Thick walls help lower energy bills and create comfortable conditions in the home, but can make it difficult to install windows.
But what can be done overcome these challenges? This blog will give you some ideas on how windows can be properly applied to a home with walls on the thicker side.
Windows have to perform the functions of both the water-resistive barrier (WRB) and the air barrier. It’s often easiest to keep the window flanges at the sheathing with WRB and airtight layers at the sheathing. This leaves the window recessed from the wall’s exterior plane and adds some shadowlines.
Before the continuous exterior insulation is installed, the process goes as it normally does. But when you add the insulation you have to make a sill extension and extension jambs toward the exterior. To keep time and material costs to a minimum, remove the exterior casing and leave the extension jambs as the exterior trim. It’s not for everyone, but some architectural styles make this strategy work well.
Recessed Windows with Traditional Casing
If exterior casing is required, you can do that—the other details remain the same. In all cases, slope the sill extension. The sill material does not have to match the jamb and casing material; it can be wood, fly-ash trim, stone, or metal. (Stone or metal have to be installed before the jambs.)
Recessed Windows with Shingled Returns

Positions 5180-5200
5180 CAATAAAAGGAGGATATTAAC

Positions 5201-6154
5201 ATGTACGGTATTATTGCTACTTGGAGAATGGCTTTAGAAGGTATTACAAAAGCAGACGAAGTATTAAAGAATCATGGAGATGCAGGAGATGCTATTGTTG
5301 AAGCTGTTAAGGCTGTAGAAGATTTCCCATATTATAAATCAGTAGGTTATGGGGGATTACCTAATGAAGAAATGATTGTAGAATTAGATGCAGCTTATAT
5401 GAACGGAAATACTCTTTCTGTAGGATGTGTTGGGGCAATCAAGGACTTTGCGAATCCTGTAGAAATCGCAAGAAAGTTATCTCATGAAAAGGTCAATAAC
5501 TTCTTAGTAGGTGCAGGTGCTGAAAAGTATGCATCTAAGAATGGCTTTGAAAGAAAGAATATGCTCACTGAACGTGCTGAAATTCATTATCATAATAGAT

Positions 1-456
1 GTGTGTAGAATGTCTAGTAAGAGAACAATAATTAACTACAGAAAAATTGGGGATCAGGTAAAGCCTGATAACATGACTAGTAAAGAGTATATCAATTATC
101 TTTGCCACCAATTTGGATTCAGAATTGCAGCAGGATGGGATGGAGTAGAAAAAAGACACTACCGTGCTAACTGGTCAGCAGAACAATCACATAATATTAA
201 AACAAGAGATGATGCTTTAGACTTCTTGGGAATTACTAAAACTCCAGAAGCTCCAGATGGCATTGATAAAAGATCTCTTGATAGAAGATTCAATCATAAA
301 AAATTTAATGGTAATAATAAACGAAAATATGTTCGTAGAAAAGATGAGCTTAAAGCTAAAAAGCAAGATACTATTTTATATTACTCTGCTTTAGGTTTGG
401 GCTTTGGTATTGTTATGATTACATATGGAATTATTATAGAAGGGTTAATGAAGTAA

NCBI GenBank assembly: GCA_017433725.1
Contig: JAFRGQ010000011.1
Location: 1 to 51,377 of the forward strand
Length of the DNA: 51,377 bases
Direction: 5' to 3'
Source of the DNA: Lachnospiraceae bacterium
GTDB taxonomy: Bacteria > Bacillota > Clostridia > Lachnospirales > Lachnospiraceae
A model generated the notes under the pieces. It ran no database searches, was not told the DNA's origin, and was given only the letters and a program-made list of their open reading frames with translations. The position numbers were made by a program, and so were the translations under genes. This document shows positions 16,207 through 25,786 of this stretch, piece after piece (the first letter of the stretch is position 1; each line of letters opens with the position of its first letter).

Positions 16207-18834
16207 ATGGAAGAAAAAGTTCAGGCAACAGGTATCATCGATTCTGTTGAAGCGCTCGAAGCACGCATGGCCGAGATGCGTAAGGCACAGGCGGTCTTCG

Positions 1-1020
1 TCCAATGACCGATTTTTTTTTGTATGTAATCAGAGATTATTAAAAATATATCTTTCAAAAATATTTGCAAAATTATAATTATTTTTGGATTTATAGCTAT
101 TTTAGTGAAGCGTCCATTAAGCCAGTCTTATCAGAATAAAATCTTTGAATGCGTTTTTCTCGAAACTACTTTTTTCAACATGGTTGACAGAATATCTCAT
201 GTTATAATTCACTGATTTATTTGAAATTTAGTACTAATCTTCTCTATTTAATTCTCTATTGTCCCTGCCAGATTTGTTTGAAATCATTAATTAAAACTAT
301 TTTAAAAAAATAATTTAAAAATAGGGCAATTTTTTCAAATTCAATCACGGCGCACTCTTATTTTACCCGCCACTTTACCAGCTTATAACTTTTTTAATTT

Another detail that works well is shingled returns. Instead of using extension jambs just install the sill extension and apply sidewall shingles around it. Flanged windows might allow a gap between the shingles and the sill as you apply them, so it’s best to first install a small casing, similar to using an inside-corner block when siding walls.
Windows curbed to the exterior
Windows located at the center of the wall depth are usually best for temperature regulation and are easier to use when making an airtight layer, but sometimes you have to set the windows closer to the outside of the house than to the inside. When using continuous exterior insulation, one option is to create a buck or curb around the rough opening. Windows must be sealed to the WRB, so this curb should be built and wrapped with self-adhering materials before installing exterior insulation. A wooden curb would work just fine. To reduce thermal bridging, first run a layer of foam, cork, or wood-fiber insulation behind an outer layer of framing lumber to create the curb. The furring would be hidden behind the casing, and you can seal the casing to the furring to help prevent water infiltration. This method creates a shadowline at the windows which many people enjoy.
A curbed window with ThermalBuck requires several steps, but ThermalBuck is premade, saving you at least one. ThermalBuck can match its depths to the thickness of insulation needed in any given home. A lot goes on in the installation process, so be sure to make the WRB consistent to the window flanges with sealant or tape. Long fasteners are required to secure the flanges completely through the buck and into the wall framing.
Need to Replace Your Windows?
Whichever style you’re interested in, proper window installation is very important, which is why when you’re ready to replace your old or damaged windows, you should call Little Buckaroo Construction. Little Buckaroo Construction is an experienced window installation contractor in Idaho that will let you know when your windows are ready to be replaced. We will also advise you on what type of window, coatings, glazes, etc. are right for your home.
Call Little Buckaroo Construction today and have our team inspect the windows that you’re concerned about. Our caring, friendly professionals will provide you with a free estimate.
Call us at 1 (208) 869-3926 or email us at email@example.com. We are waiting to help you!